says. “It is about the shape of a leaf,
the growth pattern of the plant, and
most importantly, about how a plant is
affected by the light of the sun or the
currents of a breeze.” Space-constrained
conifer lovers can appreciate Sally’s
creative solution for small gardens: She
simply switched to miniatures (in the
ground or in troughs) when she ran out
of room for the larger ones.
Containers in the landscape make
texture portable. “I love troughs because
you can easily move them around,”
Sally says, adding that they’re ideal for
conifers because they drain well.
Rocks also add an organic element
to the garden. “Rocks are a wonderful
way to organize and unify space in
a woodland garden,” Messervy says.
“Rocks should feel like they have
just emerged from the earth, versus
being precariously perched or neatly
arranged.” That’s why Sally avoids
symmetrical arrangements and instead
mimics natural formations by digging
rocks into the soil.
Following the principle that anything
you can create in the back, you can
bring to the front, Sally decided to
design a water feature. The landscape
naturally slants toward the street, so
the conditions were ideal for a beautiful
waterfall that cascades down a rocky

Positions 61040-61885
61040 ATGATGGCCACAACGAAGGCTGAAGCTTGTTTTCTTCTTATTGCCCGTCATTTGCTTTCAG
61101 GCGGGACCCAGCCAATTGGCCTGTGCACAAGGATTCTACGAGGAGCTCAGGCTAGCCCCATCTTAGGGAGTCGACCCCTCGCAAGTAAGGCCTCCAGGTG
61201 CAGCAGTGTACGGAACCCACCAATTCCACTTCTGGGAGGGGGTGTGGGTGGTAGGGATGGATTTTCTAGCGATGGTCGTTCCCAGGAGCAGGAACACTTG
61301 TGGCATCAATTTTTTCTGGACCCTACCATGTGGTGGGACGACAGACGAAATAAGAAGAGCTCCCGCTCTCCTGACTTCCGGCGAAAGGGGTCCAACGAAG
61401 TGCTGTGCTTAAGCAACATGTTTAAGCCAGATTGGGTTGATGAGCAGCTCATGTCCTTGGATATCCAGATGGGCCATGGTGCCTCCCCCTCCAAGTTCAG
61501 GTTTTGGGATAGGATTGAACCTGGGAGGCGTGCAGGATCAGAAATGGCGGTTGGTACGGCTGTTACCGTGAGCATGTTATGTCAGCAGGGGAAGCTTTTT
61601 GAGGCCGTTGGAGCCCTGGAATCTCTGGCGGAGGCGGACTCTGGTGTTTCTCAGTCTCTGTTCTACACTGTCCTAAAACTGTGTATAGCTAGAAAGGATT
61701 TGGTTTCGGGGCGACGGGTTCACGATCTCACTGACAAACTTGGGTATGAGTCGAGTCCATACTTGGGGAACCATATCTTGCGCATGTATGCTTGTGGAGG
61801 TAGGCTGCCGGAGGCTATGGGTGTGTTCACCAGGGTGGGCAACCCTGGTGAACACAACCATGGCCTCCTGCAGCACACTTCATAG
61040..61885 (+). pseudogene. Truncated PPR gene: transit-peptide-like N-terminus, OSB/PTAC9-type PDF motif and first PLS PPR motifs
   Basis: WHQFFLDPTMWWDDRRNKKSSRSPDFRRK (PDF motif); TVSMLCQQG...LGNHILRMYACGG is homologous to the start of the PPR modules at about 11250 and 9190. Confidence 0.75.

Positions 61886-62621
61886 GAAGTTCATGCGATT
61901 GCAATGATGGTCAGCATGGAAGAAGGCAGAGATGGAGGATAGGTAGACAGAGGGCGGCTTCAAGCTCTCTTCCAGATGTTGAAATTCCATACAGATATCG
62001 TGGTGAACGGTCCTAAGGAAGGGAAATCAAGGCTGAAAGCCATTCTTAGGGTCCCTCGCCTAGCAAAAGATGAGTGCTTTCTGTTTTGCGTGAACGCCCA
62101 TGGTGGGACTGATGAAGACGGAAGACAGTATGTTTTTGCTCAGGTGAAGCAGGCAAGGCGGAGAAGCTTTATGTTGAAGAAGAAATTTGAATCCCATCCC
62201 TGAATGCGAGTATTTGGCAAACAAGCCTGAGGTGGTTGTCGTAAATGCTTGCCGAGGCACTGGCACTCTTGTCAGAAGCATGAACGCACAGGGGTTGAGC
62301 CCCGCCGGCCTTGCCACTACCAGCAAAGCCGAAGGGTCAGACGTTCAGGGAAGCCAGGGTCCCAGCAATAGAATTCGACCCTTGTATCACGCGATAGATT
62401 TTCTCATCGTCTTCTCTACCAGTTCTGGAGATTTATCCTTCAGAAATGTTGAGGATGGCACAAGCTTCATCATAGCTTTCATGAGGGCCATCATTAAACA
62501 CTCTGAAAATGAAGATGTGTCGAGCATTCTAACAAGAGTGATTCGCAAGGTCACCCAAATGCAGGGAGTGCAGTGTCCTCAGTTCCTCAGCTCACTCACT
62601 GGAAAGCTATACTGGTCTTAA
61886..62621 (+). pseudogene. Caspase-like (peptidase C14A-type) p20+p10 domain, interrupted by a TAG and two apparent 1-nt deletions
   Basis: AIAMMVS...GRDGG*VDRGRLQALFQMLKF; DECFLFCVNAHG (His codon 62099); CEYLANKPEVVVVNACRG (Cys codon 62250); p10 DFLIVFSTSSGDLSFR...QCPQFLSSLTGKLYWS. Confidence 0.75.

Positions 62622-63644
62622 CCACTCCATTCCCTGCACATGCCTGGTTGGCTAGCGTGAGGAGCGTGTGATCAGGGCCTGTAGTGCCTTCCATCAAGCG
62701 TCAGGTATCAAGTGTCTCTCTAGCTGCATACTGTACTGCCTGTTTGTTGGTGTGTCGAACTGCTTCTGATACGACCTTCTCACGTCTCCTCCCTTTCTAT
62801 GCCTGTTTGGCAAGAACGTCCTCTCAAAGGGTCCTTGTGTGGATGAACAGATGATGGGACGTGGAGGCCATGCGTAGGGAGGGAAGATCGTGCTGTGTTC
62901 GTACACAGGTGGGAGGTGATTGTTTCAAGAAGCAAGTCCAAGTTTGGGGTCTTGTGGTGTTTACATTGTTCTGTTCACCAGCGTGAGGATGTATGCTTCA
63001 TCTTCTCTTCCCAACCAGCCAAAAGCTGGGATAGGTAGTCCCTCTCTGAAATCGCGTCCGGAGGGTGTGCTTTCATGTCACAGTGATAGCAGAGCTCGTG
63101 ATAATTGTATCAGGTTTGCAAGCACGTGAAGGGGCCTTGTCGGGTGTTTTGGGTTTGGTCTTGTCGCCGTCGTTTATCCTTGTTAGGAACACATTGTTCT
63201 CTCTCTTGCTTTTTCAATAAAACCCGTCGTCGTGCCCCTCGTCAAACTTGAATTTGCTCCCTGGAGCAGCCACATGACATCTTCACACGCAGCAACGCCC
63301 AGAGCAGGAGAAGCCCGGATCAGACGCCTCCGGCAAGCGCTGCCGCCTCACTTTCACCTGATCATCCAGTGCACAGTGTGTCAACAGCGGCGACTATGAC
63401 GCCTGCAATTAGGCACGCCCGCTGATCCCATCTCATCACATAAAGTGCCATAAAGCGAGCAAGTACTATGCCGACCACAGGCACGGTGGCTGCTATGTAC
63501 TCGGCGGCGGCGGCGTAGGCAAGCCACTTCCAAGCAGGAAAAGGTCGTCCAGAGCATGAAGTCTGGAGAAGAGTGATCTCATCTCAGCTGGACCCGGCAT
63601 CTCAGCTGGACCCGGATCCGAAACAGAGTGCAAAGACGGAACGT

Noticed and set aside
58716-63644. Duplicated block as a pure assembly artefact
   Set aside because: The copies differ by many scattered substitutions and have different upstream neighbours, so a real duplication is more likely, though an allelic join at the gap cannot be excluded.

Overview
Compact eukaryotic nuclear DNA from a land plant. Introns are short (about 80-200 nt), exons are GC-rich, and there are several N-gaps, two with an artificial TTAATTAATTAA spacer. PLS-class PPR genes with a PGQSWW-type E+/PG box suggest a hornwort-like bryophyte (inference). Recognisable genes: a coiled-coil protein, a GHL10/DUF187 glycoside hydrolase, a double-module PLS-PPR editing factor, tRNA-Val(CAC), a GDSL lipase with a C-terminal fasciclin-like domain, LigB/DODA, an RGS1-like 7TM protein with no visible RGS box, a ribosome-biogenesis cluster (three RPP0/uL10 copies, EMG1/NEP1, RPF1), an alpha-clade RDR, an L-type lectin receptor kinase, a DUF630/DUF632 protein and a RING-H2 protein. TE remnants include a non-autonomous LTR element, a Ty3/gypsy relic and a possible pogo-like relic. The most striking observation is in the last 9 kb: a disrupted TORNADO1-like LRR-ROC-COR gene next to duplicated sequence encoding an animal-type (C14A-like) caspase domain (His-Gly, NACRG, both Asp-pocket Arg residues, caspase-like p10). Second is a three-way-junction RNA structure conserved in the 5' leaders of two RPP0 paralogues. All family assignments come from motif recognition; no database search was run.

stream and into a pond.
Front-facing gardens need to balance
space with a feeling of cozy enclosure,
Messervy says. Sally achieved this by
leaving open green space at the garden’s
edge but also planting three beds at the
street. Each is anchored by a tree and
features texture-rich succulents—a
great low-maintenance option. Mulch of
various sizes of rocks—from pea gravel
to boulders salvaged from construction
sites—plus plenty of sunshine and
radiant heat from the sidewalk, create
just the right conditions for majority of
plants grown in Sally’s garden.
The street side beds act as invitations
to explore Sally’s front garden. Creating
her woodland setting on a street filled
with grassy expanses was a huge risk, but
the rewards are now evident. It’s evident
that a front garden can reaffirm the
status quo or show the world a piece of
who you really are. ■
The key to the large water feature
was getting the drainage right. The
streambed starts near the house and
drains into the main pool here.
The intriguing forms of
Bromeliads accent the greenery.
Top right:
Metal turtle stepping-stones
add a hint of whimsy to an already
rocky path.
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